Combination options with other cancer drugs
Clinical studies have clearly shown that treatment with Foxy-5 does not result in any severe side effects. Therefore, Foxy-5 can be used in conjunction with those chemotherapy therapies that dominate today’s treatment of cancer patients. The idea is to reduce the tumour burden with the help of chemotherapy and at the same time counteract metastasis using Foxy-5. In addition, there may be opportunities for combination therapies with the immuno-oncological treatments, so called Check-Point inhibitors that are now rapidly gaining ground. WntResearch has initiated a collaboration with the Department of Immunology and Microbiology at the University of Copenhagen for further studies regarding Foxy-5 treatment on top of these new treatments. The results of these preclinical studies show that Foxy-5 can be given concurrently with immuno-oncological drugs without affecting their effect. These results broaden the treatment possibilities and thus the market for Foxy-5.
WntResearch has entered into an agreement with SMS Oncology as a contract research company (CRO) for the implementation of the Phase 2 study with Foxy-5 – a drug candidate to counteract tumour spread. The company, with its head office in the Netherlands, is focused on conducting only clinical cancer studies and has a long-term establishment in Spain and a solid experience of carrying out studies in these two countries. SMS Oncology is a full-service CRO company focusing on the implementation of clinical oncology studies in Europe, with special expertise in early phase and immuno-oncology studies.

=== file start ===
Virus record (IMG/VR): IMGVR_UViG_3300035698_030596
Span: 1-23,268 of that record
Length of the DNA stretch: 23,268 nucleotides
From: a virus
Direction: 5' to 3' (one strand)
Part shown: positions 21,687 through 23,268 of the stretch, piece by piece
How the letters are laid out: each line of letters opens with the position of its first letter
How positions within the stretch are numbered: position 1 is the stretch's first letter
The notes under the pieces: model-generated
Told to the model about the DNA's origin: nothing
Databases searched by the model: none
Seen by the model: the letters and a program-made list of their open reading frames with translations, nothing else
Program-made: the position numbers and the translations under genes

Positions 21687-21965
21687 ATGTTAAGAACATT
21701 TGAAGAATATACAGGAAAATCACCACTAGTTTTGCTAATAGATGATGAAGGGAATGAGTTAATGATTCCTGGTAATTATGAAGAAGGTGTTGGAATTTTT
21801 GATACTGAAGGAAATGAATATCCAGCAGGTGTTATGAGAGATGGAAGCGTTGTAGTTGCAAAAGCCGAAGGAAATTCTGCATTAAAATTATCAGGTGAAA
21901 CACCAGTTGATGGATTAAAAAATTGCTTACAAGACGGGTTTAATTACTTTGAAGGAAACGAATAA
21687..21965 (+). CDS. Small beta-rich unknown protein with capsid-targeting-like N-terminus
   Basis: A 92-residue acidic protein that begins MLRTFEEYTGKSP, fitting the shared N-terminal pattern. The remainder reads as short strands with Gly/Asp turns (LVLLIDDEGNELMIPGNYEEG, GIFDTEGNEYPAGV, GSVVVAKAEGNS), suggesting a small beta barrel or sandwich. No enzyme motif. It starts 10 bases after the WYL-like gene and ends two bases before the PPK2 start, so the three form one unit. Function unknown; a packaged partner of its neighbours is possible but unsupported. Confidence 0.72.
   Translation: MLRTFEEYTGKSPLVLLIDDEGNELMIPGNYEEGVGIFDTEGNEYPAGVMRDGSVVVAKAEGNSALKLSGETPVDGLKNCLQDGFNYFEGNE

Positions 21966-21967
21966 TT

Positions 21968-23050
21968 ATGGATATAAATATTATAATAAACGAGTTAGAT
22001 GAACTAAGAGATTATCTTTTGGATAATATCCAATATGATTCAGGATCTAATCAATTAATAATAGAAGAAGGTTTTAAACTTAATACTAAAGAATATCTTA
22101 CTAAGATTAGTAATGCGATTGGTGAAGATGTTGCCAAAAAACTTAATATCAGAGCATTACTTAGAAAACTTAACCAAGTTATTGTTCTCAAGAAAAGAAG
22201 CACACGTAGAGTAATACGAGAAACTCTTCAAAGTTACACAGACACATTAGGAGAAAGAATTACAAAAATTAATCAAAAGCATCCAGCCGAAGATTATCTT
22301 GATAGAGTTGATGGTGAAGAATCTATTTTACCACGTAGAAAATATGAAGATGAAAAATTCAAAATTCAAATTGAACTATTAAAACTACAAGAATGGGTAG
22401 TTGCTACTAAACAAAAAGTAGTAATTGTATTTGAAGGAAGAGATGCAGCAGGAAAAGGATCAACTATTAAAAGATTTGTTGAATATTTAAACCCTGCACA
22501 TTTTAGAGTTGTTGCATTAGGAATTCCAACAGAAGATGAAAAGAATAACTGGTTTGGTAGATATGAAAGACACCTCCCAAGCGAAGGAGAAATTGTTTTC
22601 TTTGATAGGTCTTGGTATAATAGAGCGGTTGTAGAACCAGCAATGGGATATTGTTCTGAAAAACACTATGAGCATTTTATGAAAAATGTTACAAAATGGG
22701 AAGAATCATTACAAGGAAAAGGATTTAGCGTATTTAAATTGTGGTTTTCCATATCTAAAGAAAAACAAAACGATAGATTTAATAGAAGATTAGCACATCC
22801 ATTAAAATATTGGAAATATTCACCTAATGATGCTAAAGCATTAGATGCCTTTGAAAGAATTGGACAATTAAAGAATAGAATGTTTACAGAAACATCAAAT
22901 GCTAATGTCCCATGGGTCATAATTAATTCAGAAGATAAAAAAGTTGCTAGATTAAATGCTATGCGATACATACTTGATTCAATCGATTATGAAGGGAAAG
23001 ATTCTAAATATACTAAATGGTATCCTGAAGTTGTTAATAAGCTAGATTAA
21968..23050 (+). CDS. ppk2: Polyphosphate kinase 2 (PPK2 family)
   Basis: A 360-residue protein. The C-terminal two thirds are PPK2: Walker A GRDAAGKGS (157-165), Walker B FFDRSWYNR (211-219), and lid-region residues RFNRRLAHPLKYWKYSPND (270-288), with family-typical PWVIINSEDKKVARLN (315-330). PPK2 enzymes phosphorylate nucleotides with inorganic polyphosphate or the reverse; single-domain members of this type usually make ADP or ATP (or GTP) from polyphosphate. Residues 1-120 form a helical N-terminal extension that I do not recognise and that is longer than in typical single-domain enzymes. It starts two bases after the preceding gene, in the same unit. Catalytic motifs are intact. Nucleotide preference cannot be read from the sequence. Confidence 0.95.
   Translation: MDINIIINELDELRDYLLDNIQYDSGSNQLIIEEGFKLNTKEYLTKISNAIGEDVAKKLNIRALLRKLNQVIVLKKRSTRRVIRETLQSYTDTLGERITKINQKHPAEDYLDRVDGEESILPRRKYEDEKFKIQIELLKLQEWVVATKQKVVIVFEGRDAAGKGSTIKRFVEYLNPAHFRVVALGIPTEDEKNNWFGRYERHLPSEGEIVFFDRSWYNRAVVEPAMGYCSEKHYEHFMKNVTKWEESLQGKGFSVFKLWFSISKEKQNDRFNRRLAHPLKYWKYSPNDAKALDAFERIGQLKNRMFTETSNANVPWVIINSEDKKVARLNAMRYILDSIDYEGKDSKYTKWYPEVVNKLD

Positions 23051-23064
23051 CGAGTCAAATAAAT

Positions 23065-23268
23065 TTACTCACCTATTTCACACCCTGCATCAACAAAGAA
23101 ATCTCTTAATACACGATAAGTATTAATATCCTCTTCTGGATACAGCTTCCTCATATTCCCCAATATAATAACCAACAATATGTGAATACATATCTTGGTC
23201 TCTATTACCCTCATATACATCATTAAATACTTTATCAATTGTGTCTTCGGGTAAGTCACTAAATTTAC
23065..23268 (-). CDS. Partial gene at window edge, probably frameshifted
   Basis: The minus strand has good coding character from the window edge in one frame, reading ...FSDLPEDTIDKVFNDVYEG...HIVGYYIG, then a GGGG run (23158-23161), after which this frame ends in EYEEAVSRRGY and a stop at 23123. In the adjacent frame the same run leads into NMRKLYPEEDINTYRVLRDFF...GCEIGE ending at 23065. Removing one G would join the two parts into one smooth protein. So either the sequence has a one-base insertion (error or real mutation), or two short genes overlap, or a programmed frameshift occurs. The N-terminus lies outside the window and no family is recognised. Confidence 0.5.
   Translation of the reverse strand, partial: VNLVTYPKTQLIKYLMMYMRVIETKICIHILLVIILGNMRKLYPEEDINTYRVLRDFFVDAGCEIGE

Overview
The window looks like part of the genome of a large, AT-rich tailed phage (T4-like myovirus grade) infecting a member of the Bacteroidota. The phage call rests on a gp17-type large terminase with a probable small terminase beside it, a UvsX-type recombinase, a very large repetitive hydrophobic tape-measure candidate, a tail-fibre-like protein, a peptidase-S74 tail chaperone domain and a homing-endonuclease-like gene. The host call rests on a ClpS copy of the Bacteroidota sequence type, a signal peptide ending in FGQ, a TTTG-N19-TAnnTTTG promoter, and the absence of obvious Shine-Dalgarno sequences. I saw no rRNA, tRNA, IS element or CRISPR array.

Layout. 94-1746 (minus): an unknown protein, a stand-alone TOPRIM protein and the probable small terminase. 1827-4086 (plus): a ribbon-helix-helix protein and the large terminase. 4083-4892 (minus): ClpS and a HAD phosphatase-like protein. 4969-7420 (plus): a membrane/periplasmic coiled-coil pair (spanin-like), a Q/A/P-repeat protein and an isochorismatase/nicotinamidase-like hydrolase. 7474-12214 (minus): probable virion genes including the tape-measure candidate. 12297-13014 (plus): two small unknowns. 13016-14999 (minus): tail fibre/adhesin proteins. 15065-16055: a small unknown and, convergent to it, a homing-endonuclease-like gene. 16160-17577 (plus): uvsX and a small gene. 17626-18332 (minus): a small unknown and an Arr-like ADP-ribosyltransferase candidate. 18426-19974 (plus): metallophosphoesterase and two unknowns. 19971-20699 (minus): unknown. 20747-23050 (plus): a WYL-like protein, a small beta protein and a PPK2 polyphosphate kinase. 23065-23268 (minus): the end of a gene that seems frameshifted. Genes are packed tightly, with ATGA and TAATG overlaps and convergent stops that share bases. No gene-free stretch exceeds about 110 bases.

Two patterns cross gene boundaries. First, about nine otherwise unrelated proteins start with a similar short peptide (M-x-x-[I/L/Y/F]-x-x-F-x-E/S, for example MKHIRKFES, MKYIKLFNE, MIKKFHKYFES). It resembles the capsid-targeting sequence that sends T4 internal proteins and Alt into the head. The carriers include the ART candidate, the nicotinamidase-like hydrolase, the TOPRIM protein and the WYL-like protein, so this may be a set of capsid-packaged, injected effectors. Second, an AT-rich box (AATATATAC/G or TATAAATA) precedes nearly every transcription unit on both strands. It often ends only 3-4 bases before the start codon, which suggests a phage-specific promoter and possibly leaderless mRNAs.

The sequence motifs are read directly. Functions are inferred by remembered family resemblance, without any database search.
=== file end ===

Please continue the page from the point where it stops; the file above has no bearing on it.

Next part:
WntResearch has entered into an agreement with Biovica International AB for the development of a biomarker for Foxy-5 for the Phase 2 study. The purpose of the research collaboration is in the development of a so-called companion diagnostic, a diagnostic test linked to Foxy-5. With this type of test, Biovica and WntResearch see the possibility of offering an accurate and individualized treatment with Foxy-5. The background to the collaboration lies in several studies that have shown that the enzyme thymidine kinase (TK) is strongly correlated to aggressive tumour disease. To investigate whether there is a connection between TK, Wnt-5a and recurrence of cancer, TK will be determined in the Phase 2 study in patients with colon cancer.
WntResearch has entered into an agreement with SAGA Diagnostics regarding the KROMA ™ technology for the detection and measurement of circulating tumour DNA (ctDNA) in the blood. High levels of ctDNA have been shown to be strongly linked to early relapse in cancer disease. By measuring ctDNA in blood samples, cancer can be monitored during treatment and relapses are observed as early as 36 months before metastases can be detected with current imaging technologies. Studies have shown that the KROMA technology is more robust and has higher precision compared to other assay methods for determining ctDNA. With ctDNA, the treatment success in clinical studies have been found significantly earlier than with imaging technologies such as computer tomography (CT scan) and magnetic resonance imaging (MR / MRI).